EIA: Ethanol production increased in April

By Erin Voegele | May 09, 2013

The U.S. Energy Information Administration has released the May issue of its Short-Term Energy Outlook, noting that ethanol production levels showed improvement in April. Production averaged 900,000 barrels per day during the first half of 2012. It dropped to an average of 820,000 barrels per day from July 2012 through March 2013. In April, production numbers improved, reaching an average of 840,000 barrels per day, which the EIA attributes to renewable fuel standard (RFS) targets and strong demand for renewable identification numbers (RINs).

According to the EIA, ethanol production is expected to remain near the current level of 840,000 barrels per day through mid-year, before recovering to pre-drought levels. The administration predicts that ethanol production will average 860,000 barrels per day in 2013. In 2014, production is currently expected to increase to an average of 930,000 barrels per day.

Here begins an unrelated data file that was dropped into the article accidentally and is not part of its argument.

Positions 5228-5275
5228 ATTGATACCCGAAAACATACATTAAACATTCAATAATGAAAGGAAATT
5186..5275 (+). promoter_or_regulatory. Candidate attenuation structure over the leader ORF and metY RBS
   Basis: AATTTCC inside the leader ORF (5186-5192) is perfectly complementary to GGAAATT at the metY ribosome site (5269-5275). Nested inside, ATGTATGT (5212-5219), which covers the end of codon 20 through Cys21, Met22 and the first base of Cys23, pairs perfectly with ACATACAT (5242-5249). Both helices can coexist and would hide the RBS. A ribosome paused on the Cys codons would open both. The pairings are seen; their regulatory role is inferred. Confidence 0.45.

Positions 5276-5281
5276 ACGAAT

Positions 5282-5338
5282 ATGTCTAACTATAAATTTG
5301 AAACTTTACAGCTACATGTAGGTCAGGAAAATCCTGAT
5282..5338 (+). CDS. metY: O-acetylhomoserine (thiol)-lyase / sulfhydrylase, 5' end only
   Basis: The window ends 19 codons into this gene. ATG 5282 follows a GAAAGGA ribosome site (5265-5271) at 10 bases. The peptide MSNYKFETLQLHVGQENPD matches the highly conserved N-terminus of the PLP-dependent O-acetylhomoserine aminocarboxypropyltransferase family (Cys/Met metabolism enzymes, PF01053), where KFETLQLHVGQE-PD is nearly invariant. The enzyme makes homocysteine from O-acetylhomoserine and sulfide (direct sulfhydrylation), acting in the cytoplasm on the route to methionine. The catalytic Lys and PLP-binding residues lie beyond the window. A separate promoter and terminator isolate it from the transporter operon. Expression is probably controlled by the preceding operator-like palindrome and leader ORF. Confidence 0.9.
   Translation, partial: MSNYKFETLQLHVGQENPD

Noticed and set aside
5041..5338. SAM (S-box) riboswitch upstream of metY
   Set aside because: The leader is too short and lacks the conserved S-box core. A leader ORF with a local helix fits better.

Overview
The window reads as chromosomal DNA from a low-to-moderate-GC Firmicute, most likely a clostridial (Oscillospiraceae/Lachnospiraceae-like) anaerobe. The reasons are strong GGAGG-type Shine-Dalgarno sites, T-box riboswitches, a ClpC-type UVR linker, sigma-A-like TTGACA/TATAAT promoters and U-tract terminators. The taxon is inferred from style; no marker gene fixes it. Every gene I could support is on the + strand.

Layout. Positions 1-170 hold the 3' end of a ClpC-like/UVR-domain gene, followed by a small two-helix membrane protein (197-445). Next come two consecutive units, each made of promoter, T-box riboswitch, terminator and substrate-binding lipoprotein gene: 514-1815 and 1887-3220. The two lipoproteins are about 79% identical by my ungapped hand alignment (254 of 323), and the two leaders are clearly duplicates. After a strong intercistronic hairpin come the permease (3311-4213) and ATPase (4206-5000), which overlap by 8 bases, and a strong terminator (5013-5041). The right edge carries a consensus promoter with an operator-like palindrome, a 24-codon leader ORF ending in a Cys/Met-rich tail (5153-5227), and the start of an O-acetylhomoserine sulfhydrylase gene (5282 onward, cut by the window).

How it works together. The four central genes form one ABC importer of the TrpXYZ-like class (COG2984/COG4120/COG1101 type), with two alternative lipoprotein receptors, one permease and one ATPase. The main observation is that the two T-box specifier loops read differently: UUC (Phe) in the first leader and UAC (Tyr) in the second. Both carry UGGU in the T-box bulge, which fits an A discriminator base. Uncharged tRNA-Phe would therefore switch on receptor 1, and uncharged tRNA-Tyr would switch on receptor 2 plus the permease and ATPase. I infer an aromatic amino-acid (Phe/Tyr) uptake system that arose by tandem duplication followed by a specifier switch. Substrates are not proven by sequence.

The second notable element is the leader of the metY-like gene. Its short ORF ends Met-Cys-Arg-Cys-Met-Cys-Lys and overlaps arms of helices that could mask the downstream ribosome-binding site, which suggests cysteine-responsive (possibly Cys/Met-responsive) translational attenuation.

The STEO also addresses the recent price spike in RINs. After reaching a high of $1.05 on March 11, RIN prices dropped, averaging 70 cents in April. The EIA said that higher RIN prices should impact the market in two ways. First, it should lower the price of E85 relative to that of E10, simulating E85 sales. In addition, ethanol RIN prices that are equal to, or near, biodiesel RIN prices may increase biodiesel blending.

Regarding summer gasoline prices, the EIA said it expects regular gasoline to average $3.53 per gallon from April through September, which is a 10 cent reduction from the price estimate included in the April STEO. For all of 2013, gasoline prices are expected to average $3.50 per gallon, before declining to an average of $3.39 per gallon in 2014.

EIA’s weekly ethanol production numbers show that production dropped slightly to an average of 843,000 barrels per day the week of May 3, from an average of 857,000 barrels per day the week prior.